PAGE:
CA Can Share Gun Owners’ Info with Researchers Due to Appeals Court Ruling

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 A state appellate court panel has ruled that California can continue implementation of a law that allows the state to share gun owners’ information with gun violence researchers, overturning a San Diego judge’s decision to block the law.

The ruling concerns AB 173, which amended state laws to allow disclosure of registered gun and ammunition owners’ personal information to researchers studying gun violence at UC Davis and other institutions.

A lawsuit challenging AB 173 was filed last year on behalf of San Diego County resident Ashleymarie Barba and a number of gun rights groups.

While San Diego Superior Court Judge Katherine Bacal issued a preliminary injunction last year blocking AB 173’s implementation, that decision was overturned by a Friday ruling from the Fourth District Court of Appeal.

California Attorney General Rob Bonta applauded the decision in a statement released this week, saying “The court’s decision is a victory in our ongoing efforts to prevent gun violence. AB 173’s information-sharing serves the important goal of enabling research that supports informed policymaking aimed at reducing and preventing firearm violence. Research and data are vital in our efforts to prevent gun violence in California and provide a clear path to help us save lives.”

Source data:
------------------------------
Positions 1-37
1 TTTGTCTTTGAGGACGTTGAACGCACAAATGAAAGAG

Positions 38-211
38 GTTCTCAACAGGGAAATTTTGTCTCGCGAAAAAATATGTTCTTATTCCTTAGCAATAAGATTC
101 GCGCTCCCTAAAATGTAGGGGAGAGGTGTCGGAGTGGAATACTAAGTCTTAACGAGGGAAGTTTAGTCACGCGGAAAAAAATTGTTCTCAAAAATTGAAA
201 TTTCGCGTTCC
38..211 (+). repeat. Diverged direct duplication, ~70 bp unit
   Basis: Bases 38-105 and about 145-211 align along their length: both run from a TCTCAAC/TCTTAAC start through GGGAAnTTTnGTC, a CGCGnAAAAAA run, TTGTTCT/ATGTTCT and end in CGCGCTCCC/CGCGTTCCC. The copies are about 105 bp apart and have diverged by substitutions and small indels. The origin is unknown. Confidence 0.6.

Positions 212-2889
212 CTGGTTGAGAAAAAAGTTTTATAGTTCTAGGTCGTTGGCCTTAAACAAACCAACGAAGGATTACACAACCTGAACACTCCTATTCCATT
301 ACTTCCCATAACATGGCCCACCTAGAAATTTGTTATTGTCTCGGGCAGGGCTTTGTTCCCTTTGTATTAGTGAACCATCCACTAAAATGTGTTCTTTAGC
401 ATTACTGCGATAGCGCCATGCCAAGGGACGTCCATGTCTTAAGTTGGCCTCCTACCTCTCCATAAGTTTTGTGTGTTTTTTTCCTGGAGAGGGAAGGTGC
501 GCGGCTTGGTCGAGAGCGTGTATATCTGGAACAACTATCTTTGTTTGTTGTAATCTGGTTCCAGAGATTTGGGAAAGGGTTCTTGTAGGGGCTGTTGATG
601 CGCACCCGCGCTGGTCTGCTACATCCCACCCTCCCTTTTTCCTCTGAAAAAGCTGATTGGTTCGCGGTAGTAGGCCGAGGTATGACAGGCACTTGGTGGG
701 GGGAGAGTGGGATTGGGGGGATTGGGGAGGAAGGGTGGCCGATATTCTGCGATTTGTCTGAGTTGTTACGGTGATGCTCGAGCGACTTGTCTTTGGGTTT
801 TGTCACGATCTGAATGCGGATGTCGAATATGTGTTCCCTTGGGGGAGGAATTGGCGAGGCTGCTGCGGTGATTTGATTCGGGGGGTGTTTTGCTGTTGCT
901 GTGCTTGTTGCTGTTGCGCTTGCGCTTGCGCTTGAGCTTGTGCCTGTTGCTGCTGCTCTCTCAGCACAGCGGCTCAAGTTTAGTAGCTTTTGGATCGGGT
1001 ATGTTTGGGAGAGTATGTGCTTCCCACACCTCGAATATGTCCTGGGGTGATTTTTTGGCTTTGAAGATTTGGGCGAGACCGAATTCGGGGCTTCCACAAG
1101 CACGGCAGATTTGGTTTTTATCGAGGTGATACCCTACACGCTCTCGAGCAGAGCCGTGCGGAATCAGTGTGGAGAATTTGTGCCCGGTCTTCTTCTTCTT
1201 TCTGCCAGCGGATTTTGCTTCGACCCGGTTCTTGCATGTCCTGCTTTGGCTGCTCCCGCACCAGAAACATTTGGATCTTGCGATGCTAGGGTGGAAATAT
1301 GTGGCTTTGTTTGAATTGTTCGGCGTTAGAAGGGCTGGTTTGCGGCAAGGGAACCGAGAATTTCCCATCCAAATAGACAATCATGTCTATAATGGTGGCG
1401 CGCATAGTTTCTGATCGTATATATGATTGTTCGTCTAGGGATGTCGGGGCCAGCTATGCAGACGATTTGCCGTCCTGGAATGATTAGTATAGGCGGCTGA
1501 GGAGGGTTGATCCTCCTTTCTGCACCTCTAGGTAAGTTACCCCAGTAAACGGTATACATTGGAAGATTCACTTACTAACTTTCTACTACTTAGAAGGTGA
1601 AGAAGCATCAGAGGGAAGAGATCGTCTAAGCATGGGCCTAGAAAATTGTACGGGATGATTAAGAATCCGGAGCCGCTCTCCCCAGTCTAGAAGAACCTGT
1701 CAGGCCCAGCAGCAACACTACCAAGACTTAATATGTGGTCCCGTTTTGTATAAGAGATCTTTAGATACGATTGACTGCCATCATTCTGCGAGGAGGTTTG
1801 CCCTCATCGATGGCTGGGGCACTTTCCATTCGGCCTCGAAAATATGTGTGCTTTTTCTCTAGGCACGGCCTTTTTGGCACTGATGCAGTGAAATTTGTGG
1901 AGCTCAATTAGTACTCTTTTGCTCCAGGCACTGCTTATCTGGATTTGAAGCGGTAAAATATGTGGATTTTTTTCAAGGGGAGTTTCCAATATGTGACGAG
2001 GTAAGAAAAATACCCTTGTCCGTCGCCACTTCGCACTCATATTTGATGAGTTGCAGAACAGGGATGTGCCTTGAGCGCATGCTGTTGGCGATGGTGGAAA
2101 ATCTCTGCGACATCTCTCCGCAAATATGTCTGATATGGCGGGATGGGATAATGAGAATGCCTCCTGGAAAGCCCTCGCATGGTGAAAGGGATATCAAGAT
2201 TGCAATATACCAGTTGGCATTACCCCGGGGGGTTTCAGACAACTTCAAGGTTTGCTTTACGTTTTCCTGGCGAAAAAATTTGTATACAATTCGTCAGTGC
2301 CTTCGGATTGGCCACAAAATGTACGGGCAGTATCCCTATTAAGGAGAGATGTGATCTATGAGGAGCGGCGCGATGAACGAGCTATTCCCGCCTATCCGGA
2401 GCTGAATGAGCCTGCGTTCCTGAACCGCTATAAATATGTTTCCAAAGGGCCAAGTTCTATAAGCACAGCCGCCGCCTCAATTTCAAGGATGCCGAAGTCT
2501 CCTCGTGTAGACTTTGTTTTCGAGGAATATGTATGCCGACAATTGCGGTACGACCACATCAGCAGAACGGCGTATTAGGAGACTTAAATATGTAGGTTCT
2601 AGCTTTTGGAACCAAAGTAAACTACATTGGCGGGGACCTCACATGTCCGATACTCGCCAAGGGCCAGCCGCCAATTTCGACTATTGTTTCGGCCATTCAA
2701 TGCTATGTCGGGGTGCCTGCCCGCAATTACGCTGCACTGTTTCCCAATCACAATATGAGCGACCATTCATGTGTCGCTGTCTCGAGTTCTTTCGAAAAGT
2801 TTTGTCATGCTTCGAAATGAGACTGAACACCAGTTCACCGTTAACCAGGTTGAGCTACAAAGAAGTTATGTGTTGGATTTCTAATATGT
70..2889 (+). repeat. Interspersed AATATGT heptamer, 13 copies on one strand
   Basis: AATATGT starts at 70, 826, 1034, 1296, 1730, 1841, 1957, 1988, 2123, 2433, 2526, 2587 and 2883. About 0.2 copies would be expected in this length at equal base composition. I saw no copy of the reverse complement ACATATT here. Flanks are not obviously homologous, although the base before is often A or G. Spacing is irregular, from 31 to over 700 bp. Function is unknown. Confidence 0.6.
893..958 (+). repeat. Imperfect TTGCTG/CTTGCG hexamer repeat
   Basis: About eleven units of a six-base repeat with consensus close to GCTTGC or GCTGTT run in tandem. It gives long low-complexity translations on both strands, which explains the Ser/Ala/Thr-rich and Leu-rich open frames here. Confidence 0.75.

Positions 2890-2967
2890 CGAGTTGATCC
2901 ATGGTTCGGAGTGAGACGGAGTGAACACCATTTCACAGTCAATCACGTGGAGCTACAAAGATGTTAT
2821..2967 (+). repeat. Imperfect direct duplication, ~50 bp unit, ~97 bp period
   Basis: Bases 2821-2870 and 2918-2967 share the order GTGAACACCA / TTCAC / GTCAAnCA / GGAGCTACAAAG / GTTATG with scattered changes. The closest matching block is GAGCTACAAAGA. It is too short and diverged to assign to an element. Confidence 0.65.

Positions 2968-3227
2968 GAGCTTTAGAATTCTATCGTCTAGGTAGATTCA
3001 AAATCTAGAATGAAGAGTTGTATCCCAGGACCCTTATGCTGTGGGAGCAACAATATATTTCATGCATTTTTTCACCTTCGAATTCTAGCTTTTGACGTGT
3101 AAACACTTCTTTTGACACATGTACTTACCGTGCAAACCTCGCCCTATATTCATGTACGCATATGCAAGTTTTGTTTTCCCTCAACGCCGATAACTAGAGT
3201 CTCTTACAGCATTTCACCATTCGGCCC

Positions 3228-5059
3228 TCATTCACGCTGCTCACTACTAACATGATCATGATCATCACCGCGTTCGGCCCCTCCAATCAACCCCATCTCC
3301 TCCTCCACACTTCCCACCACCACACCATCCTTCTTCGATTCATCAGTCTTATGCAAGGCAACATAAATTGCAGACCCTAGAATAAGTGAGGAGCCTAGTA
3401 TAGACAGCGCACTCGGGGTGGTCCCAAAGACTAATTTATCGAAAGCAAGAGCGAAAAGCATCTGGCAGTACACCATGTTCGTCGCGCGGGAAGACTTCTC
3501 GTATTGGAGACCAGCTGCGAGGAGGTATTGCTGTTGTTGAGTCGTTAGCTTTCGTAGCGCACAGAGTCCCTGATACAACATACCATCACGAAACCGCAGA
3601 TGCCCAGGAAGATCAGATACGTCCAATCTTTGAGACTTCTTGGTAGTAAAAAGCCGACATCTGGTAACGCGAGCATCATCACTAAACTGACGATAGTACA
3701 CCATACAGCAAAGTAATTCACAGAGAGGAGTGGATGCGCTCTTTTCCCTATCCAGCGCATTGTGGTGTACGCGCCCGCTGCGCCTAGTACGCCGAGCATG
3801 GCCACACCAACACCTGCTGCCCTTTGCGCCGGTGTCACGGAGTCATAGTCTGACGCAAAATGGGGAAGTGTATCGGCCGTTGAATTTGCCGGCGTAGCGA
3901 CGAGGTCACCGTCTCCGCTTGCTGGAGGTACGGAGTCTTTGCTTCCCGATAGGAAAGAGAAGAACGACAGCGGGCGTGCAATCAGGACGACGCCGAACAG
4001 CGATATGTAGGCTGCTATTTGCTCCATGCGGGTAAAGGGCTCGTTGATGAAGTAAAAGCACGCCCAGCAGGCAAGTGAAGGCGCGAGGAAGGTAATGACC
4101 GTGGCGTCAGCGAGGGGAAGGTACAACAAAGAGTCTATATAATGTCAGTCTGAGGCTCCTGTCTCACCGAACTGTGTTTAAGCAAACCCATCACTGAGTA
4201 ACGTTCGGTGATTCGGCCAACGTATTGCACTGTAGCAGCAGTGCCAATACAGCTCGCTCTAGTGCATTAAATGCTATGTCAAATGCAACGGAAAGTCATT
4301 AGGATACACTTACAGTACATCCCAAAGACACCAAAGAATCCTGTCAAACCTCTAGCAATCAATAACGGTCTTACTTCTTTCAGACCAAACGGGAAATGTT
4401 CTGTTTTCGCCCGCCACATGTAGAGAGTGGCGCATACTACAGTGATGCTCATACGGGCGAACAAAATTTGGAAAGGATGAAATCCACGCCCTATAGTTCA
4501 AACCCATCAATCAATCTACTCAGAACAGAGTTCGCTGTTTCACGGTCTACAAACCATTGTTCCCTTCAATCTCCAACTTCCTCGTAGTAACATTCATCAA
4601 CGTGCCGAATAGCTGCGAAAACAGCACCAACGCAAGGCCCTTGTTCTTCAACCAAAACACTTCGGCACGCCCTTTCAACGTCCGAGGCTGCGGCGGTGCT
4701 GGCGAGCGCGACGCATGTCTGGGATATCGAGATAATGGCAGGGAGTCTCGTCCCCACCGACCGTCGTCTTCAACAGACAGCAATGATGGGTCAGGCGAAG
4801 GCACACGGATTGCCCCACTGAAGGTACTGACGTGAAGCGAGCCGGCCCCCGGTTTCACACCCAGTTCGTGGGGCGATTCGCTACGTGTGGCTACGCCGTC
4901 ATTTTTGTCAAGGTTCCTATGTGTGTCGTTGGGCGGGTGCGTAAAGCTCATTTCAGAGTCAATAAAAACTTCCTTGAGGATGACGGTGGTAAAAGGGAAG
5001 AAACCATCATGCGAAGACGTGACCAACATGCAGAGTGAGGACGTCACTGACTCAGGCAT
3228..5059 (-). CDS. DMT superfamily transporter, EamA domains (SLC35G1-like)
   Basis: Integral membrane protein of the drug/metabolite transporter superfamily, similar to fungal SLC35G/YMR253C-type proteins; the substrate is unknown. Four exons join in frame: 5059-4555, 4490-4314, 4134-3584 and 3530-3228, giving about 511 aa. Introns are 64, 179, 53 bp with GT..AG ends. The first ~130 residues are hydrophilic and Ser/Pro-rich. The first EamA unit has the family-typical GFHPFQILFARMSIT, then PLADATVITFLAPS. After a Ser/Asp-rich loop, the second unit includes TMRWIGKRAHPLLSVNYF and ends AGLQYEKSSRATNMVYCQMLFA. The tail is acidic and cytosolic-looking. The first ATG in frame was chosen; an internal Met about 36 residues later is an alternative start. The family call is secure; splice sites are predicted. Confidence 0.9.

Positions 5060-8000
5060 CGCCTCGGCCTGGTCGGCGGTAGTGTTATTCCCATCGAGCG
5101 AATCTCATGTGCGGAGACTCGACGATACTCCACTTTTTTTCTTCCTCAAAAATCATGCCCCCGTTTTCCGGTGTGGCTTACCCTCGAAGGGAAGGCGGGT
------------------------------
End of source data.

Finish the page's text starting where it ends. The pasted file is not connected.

Earlier this year, a San Diego federal judge dismissed a separate lawsuit that also challenged AB 173. That decision remains under appeal.

Both lawsuits alleged AB 173 violated the privacy rights of gun owners.

The law requires the Department of Justice to provide firearm and ammunition owners’ data collected during purchases with the UC Davis-based Firearm Violence Research Center. The center, established in 2017 as the nation’s first publicly funded research center on the subject, examines the causes and consequences of firearm violence and aims to address firearm violence prevention by working with policymakers.

Garen J. Wintemute, director of the Firearm Violence Research Center, called the decision “an important victory for science” and said, “It reaffirms the value of objective evidence in understanding and intervening on important health problems, firearm violence among them. For more than 30 years, researchers at UC Davis and elsewhere have used the data in question to conduct vital research that simply couldn’t be done anywhere else. We’re glad to be able to return to that important work, which will improve health and safety here in California and across the country.”

–City News Service